Physicians in pioneering organizations have been teaming up to apply evidence and clinical consensus to medical practice in new, innovative ways. One of the organizations in which very promising activity in this area has been taking place is Hackensack Meridian Health, an integrated health system based in Edison, New Jersey that encompasses 13 hospitals, including two academic medical centers, two children's hospitals and nine community hospitals, physician practices, more than 120 ambulatory care centers, surgery centers, home health services, long-term care and assisted living communities, and other services, and 28,000 team members, and more than 6,000 physicians.
At Hackensack Meridian Health, physician leaders have been developing a broad strategy to leverage data analytics to support the ordering process at the point of diagnosis and care, beginning with the hematology-oncology service line. The physician who initiated this initiative, Andrew Pecora, M.D., is a hematologist-oncologist who has been practicing at the Hackensack organization since 1989. Since July 1, 2016, Dr. Pecora has been president of the Physician Enterprise at the Hackensack Meridian organization, and chief innovation officer for oncology for the entire system. He has received numerous awards and recognitions, and has published many articles (a summary of which can be viewed here).
At the core of the initiative that Dr. Pecora initiated with fellow specialist physicians at Hackensack Meridian Health, and whose methodology is being replicated now across numerous specialties, is a precision analytics tool called a gene expression profiling (GEP) tool, which is helping hematologists and oncologists as a clinical decision support (CDS) tool that streamlines the use of large data sets and enhances decision-making and ordering around cancer care—and which is beginning to be applied to other areas of medical care as well. Pecora and some of his colleagues, after developing and expanding the use of this tool at Hackensack Meridian Health, have commercialized this methodology, through the New York City-based Cota, Inc., where he serves as co-founder and chairman. Pecora and his colleagues continue to expand and refine the methodology at Hackensack Meridian Health.
Dr. Pecora spoke recently with Healthcare Informatics Editor-in-Chief Mark Hagland about the leveraging of analytics for clinical decision support in diagnosis. Below are excerpts from that interview.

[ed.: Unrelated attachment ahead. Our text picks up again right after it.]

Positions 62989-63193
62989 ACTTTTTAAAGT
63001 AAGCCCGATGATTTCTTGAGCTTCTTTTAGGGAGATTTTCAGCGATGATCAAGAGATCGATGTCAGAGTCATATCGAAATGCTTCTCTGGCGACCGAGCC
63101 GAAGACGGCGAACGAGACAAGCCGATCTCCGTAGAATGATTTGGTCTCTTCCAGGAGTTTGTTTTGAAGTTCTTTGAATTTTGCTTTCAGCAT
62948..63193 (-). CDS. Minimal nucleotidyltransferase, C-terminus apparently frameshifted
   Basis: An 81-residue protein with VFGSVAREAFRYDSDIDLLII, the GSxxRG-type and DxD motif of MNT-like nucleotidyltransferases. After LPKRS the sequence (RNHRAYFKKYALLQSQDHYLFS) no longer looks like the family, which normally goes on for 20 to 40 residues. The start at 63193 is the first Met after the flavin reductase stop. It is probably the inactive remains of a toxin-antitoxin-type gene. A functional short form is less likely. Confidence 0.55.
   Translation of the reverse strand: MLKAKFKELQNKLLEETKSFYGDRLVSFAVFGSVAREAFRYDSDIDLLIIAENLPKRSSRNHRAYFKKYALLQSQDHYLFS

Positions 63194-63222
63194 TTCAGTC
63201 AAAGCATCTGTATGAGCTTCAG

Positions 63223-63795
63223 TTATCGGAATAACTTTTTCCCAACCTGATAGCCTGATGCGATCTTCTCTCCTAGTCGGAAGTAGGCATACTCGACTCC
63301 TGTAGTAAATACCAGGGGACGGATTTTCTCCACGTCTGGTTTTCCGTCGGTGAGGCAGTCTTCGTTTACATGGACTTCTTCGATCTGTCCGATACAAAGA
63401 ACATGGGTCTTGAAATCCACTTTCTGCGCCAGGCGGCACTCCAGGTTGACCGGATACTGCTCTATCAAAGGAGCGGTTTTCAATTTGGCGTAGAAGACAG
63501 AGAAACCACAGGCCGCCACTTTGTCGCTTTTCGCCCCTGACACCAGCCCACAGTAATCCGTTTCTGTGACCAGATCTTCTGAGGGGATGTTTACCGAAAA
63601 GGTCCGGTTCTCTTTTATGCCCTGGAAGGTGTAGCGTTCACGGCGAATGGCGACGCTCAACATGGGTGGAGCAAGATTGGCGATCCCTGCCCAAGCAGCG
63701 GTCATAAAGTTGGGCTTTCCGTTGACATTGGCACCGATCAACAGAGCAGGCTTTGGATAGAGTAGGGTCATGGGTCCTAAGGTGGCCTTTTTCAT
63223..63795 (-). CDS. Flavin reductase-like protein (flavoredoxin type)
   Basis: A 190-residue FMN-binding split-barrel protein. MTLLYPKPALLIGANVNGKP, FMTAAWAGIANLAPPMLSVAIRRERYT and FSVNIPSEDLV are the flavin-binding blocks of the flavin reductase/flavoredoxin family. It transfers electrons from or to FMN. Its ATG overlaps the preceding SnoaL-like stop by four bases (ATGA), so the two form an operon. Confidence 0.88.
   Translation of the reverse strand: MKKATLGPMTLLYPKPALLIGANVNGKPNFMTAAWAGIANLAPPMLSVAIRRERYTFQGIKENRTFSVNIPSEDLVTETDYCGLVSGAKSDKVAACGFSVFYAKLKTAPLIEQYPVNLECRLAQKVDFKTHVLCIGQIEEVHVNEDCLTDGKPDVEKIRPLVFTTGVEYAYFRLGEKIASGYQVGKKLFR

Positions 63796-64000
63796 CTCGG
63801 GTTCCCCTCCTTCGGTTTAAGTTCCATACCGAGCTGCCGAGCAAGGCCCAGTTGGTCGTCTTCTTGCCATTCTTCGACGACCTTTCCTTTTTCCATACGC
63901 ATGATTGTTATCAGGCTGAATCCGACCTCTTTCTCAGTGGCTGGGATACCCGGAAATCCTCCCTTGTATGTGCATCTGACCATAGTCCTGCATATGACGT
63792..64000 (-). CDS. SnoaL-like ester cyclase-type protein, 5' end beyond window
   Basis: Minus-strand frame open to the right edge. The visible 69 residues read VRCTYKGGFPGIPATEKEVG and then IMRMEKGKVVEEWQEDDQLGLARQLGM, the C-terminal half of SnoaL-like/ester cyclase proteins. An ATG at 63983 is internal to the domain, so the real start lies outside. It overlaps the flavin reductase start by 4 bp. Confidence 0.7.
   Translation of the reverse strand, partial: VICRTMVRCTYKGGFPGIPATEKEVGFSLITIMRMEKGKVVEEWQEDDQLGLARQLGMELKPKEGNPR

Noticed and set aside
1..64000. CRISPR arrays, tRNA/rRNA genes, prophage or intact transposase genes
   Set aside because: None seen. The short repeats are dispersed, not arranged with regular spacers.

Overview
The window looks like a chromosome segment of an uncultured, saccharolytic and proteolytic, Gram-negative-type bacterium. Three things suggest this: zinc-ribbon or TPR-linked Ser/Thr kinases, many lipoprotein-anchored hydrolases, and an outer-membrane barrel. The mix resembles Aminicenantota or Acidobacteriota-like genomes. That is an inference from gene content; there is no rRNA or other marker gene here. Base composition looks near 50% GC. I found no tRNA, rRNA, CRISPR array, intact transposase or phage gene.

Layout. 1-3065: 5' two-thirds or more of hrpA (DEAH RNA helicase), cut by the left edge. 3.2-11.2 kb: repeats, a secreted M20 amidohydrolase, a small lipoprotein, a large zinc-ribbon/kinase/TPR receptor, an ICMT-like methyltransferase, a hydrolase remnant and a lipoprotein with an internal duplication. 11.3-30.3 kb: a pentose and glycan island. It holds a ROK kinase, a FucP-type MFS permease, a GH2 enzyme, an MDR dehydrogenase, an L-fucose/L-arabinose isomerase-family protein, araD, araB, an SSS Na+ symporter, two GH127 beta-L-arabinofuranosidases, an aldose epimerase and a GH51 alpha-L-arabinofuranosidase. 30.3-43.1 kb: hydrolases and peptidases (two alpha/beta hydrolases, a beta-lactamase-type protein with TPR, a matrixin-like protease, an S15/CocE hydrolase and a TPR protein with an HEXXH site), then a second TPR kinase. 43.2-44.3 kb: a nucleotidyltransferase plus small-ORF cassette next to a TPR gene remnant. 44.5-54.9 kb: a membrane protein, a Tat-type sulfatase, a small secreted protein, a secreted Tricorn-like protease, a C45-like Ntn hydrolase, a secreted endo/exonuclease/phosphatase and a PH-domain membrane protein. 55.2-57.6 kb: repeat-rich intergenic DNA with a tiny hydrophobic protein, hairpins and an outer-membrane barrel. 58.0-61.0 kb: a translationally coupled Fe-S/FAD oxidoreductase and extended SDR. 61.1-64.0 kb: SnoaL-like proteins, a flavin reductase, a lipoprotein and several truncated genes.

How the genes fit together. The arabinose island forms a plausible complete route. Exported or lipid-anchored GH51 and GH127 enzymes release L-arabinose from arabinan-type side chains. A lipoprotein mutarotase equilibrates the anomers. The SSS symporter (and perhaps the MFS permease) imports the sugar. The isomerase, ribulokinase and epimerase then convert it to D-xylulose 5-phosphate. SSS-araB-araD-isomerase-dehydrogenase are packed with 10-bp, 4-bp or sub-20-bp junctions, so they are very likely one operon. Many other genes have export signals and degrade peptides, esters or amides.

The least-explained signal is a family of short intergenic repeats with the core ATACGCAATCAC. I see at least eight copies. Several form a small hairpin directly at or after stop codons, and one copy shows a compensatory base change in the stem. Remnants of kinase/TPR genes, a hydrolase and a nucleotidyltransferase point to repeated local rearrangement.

Tell me a bit about the core initiative that you’ve helped to create and lead.
We’ve created a precision analytics tool that enables physicians, nurses, and patients to identify adverse variance, to prevent it, for all healthcare, not just oncology, though we’re starting in oncology. Adverse variance means when too much or too little care is provided, and results in adverse outcomes. About a third of our healthcare expenditure is wasted, according to current statistics. We’ve created a methodology that allows all stakeholders to see where adverse variance is occurring, and you can reduce variance and reduce adverse outcomes and total cost of care at the enterprise level.
Andrew Pecora, M.D.
What was the origin of this program?
About eight or nine years, ago, I took part in a think tank with the McKinsey Corporation, looking at how we control the rising costs of cancer care. And at the end of a three-day work session with a lot of well-known people in the country, the conclusion was that we had to ration care, though we couldn’t call it that. I left that meeting quite discouraged, because I’ve taken part in so many clinical innovation efforts. I believe our job is to cure cancer, and here we are on the precipice of curing more and more cases of cancer, and that didn’t sit well with me. And I’m an inventor, with over 50 patents in stem cell science, and I’m an administrator as well as an entrepreneur. So I sat down and spent the better part of six months trying to solve this problem, and realized it wasn’t a biology problem, but a mass statistics problem and a variance problem.
So I started to consult with biostatisticians and others, and came to the conclusion that we weren’t going to solve the problem of wasting one-third of our resources using traditional methods. And clearly, using ICD-9-based and claims data, just wouldn’t get us there. So I came to the conclusion that only the expression of numbers would allow us to identify, codify, stratify, and analyze data sets in a timeframe appropriate for the codification of care. That will allow you to intervene at the point of care, because you want to know that there’s the risk of adverse variance so that you can prevent it, because once it happens, it’s too late. We had to create a way to compress data. So I looked at how the television industry digitizes pictures and large data sets are compressed into a numeric format. And combining that with the concept of GPS, which is numbers-based, and a node, and we came up with the idea of a Coda Nodal Address. It takes all your demographic information as well as behavioral information like smoking, drinking, your family history, and all the attributes of your disease, histology, stage, level of risk, etc., and the intent of the treatment of the doctor, and where you are in the progression of your disease—first, second, third, fourth—in other words, its presentation; and we took all of that data and put it into a CNA.
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